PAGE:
Military spouses face employment challenges, but help is on the way
Military spouses are the unsung heroes of America’s armed forces. But they often face high unemployment, stress and frustration as deployments and frequent moves derail careers and job opportunities, research shows. This not only puts additional stress on military families, but impacts military recruitment and retention, the U.S. Chamber of Commerce reports.
That’s why Washington employers have partnered with the U.S. Chamber of Commerce Foundation and others to support the Hiring Our Heroes Military Spouse Program. Starbucks and Amazon recently hosted special events to launch the first statewide Military Spouse Economic Empowerment Zone.
“Like many military spouses, I have struggled at times to see how I was going to be able to maintain a career in my chosen field of public policy,” said Meredith Smith, wife of an active duty Air Force officer. Smith told the Hiring Our Heroes blog that she’s been lucky to carry on her career more often than not, thanks in part to professional advocates and friends who have arranged introductions and made recommendations. Smith takes part in the Military Spouse Professional Network, one of the many employment resources provided by the Hiring Our Heroes effort.
“The Military Spouse Professional Network helps facilitate the kind of professional network and support we all know is critical to maintaining a career, and it does so in a way that is accessible to more military spouses even amidst a sometimes-unpredictable life,” Smith said.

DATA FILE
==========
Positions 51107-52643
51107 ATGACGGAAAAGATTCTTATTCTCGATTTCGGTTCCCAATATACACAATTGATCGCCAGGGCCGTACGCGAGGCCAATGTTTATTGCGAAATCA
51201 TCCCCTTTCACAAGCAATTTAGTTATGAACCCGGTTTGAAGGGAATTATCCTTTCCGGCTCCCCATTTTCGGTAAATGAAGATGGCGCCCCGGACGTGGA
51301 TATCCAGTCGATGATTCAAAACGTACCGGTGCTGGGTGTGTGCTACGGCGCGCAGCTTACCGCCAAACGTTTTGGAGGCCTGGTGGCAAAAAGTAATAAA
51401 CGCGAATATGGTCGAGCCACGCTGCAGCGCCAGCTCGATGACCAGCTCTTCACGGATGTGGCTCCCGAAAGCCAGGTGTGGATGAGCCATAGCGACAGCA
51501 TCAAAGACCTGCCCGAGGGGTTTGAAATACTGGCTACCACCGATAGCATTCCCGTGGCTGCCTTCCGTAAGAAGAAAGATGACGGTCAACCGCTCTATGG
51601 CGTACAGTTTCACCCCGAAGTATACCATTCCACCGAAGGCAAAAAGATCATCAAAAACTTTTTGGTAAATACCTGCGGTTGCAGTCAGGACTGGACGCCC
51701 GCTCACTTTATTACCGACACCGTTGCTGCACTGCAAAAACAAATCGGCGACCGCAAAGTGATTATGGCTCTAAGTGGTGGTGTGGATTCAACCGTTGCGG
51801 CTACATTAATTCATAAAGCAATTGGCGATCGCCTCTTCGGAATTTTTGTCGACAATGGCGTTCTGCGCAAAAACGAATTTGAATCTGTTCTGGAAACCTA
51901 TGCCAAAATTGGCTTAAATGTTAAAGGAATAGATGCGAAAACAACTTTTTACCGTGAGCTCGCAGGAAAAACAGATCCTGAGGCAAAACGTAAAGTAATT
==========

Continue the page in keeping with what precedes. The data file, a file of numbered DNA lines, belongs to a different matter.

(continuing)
This effort also includes hiring and networking events, employment forums, training and career development to help military spouses succeed.
The unemployment rate for military spouses has ranged from roughly 20 to 25 percent over the last decade, the chamber reports. That means many families rely on the income of one service member while about 60 percent of American family households rely on two incomes.
“The subsequent stress and frustration create significant challenges for military families,” the chamber’s report reads. “The lack of equal economic opportunity for military spouses creates financial challenges and influences a family’s decision to stay in or leave the military.” This ultimately impacts America’s ability to recruit and retain an all-volunteer force, according to the chamber.
The impact of the military on Washington’s economy is significant. There were more than 64,000 active duty and reserve personnel in 2017, according to Governing Magazine. And defense spending topped $12 billion in the 2015 fiscal year, the National Conference of State Legislatures reports.
Beyond these big numbers are accessible resources for spouses looking for new opportunities. Special events have been scheduled for September at Joint Base Lewis-McChord. To learn more about the Military Spouse Professional Network at Joint Base Lewis-McChord, email email@example.com or visit the group’s Facebook page here.